LONDON (Reuters) - British-Indian sculptor Anish Kapoor said on Wednesday he would take legal action based on copyright concerns after noting a close similarity between a huge stainless-steel, globe-like sculpture in China and his “Cloud Gate” sculpture in Chicago.
The sculpture in the far northwestern Chinese city of Karamay, whose sculptor has not been named, is said in a blog on the Wall Street Journal website to resemble an oil bubble, inspired by the rich oil fields of the region.
Kapoor’s sculpture, which is known in Chicago as “The Bean” and was erected in 2006, reflects the city’s skyscape and in photographs bears a strong resemblance to the Chinese work.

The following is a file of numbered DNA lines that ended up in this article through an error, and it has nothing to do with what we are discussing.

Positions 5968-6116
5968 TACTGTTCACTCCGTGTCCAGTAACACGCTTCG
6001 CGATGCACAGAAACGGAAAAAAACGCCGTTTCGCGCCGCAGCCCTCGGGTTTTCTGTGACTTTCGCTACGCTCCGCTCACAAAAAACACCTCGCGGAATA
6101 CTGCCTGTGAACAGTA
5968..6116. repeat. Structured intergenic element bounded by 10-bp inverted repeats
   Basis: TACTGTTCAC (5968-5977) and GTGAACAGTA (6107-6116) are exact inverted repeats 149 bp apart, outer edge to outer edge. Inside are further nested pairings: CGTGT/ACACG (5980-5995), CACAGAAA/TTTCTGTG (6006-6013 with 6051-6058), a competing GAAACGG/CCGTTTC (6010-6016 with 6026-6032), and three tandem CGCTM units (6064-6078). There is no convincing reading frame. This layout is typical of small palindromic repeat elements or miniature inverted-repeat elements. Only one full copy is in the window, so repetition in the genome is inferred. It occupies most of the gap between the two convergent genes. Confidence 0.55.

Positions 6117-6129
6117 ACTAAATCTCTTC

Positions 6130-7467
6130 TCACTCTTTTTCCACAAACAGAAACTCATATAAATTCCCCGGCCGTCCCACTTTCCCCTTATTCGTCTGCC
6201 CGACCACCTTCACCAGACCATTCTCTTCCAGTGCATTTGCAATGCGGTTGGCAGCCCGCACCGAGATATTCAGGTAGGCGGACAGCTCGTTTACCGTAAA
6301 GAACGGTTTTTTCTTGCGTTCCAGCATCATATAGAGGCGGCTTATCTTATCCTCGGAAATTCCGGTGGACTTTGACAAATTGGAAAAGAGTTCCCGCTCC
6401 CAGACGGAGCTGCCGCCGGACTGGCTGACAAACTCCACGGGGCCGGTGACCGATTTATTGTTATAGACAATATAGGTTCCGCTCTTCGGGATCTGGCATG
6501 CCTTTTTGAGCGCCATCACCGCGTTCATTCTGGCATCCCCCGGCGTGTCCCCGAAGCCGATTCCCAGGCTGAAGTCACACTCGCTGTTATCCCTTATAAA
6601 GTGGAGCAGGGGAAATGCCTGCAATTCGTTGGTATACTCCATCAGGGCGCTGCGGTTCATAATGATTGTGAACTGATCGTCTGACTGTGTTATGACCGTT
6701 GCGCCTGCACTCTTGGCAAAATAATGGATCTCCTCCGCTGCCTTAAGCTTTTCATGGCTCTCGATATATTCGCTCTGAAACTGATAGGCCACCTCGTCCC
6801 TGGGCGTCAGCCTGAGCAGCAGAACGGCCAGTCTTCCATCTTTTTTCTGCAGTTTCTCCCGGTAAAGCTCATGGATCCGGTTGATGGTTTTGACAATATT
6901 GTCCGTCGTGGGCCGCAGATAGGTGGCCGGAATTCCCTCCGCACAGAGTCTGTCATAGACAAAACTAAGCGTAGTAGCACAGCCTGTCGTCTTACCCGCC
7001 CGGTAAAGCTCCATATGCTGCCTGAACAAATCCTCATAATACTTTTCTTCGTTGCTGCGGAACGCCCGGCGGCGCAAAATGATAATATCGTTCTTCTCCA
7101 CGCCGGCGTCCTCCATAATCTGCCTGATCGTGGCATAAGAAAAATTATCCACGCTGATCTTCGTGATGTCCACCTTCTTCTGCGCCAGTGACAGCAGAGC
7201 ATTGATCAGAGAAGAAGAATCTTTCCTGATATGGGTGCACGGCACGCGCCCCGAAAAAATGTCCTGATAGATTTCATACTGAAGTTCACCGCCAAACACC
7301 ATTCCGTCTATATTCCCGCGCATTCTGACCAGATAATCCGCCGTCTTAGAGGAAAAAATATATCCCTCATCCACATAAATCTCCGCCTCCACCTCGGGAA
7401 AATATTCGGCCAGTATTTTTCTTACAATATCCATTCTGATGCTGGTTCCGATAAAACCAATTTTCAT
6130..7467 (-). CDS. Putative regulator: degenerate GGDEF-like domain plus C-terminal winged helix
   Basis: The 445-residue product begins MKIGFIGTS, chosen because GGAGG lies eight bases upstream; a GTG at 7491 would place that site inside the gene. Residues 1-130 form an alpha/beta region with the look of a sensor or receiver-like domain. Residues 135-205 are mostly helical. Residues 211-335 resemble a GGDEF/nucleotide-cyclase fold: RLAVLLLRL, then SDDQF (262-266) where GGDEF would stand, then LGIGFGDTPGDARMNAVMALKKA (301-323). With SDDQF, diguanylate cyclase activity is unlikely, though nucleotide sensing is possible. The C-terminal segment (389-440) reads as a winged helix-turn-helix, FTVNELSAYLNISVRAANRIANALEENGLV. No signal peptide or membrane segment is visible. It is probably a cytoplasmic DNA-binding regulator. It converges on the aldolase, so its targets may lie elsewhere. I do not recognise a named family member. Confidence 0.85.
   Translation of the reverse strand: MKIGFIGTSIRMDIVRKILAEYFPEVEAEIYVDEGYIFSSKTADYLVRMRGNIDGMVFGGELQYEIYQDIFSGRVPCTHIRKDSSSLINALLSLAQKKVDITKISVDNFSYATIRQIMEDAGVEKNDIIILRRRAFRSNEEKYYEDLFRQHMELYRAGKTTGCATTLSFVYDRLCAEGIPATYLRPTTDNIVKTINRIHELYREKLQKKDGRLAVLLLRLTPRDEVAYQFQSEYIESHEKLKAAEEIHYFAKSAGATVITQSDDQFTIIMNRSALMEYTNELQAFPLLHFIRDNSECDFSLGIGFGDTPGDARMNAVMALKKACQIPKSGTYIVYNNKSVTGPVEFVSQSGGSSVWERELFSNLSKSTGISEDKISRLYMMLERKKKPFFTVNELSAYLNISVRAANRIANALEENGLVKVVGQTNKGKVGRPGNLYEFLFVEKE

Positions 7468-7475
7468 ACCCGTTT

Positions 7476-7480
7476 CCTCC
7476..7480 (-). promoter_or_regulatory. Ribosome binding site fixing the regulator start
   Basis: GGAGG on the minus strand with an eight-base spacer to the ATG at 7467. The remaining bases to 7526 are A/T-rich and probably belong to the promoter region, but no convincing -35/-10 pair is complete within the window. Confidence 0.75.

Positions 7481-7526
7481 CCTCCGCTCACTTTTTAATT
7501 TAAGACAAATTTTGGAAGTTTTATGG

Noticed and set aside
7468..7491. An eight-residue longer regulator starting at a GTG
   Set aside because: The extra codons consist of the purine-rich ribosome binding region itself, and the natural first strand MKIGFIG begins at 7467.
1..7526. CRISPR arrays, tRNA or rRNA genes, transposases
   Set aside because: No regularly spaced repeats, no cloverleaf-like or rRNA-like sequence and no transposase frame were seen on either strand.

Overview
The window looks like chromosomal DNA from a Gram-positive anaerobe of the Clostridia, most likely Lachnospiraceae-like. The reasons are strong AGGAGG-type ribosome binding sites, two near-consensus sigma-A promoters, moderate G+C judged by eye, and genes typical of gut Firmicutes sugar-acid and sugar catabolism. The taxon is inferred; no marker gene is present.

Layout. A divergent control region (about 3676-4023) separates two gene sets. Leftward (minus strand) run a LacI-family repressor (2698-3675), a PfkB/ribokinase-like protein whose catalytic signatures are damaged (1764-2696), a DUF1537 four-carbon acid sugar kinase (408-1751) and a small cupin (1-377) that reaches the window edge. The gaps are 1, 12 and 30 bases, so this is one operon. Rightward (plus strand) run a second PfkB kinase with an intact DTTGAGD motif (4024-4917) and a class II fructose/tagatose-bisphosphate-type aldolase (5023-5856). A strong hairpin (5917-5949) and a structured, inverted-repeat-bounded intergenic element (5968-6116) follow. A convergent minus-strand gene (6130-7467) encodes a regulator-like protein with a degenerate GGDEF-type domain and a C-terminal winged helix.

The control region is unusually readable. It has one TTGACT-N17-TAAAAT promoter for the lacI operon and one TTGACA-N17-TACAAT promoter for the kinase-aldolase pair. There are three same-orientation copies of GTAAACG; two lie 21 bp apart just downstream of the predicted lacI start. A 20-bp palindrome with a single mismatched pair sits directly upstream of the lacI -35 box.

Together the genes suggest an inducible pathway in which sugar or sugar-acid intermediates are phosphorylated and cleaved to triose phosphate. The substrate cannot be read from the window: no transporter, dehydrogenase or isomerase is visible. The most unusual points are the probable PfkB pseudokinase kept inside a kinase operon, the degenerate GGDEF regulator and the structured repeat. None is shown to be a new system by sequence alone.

“It has been reported in the media today that an identical sculpture has been commissioned for the town of Karamay in the Xinjiang region of China,” Kapoor said in a statement released on his behalf by publicists in London.
“It seems that in China today it is permissible to steal the creativity of others. I feel I must take this to the highest level and pursue those responsible in the courts.”
“I hope that the Mayor of Chicago will join me in this action. The Chinese authorities must act to stop this kind of infringement and allow the full enforcement of copyright.”
Kapoor’s Chicago work figured in the 2011 movie “Source Code” starring Jake Gyllenhaal.
Reporting by Michael Roddy; Editing by Gareth Jones